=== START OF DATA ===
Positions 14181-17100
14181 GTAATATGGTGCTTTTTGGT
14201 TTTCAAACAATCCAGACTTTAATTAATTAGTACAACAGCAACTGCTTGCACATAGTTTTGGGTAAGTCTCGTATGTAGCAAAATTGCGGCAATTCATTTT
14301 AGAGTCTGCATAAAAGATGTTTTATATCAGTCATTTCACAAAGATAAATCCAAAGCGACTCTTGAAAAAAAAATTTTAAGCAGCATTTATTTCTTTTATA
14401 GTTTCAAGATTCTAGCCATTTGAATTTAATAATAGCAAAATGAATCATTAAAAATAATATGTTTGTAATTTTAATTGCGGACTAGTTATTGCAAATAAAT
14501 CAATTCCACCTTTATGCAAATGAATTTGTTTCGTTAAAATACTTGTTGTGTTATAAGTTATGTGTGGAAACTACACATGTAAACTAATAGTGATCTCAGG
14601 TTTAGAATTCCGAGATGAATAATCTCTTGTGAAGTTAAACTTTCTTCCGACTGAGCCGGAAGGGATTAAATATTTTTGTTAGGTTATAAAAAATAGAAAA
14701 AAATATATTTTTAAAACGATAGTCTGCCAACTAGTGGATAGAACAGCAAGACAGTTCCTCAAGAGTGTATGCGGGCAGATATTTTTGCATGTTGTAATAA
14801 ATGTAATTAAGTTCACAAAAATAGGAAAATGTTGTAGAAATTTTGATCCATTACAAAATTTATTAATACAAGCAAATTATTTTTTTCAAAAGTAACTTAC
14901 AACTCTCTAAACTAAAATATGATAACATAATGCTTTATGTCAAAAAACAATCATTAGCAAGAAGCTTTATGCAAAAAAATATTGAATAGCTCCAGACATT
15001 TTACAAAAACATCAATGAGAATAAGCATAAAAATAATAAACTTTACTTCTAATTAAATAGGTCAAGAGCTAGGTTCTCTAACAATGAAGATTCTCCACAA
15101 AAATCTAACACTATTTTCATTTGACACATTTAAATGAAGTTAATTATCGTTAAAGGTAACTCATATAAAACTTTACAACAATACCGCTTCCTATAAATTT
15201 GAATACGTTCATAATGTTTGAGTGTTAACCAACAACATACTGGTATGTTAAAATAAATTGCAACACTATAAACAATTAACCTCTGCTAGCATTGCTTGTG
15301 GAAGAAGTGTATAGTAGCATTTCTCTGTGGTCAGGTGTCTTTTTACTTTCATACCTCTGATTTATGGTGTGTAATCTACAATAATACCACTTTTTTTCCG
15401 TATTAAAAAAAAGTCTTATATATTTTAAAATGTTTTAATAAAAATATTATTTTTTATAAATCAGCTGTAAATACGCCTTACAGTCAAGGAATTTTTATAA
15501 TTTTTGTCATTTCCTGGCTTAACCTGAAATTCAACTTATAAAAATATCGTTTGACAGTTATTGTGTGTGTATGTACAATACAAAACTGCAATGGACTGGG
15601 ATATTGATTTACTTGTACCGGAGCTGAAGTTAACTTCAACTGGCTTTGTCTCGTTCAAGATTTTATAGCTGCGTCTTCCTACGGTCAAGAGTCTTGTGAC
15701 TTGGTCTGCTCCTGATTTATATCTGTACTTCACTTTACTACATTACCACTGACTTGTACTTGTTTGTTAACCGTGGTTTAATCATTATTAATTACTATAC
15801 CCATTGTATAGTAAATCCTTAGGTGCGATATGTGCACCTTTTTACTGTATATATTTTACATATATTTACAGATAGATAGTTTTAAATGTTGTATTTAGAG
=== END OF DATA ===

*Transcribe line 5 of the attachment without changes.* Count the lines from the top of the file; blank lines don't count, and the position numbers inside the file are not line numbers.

14401 GTTTCAAGATTCTAGCCATTTGAATTTAATAATAGCAAAATGAATCATTAAAAATAATATGTTTGTAATTTTAATTGCGGACTAGTTATTGCAAATAAAT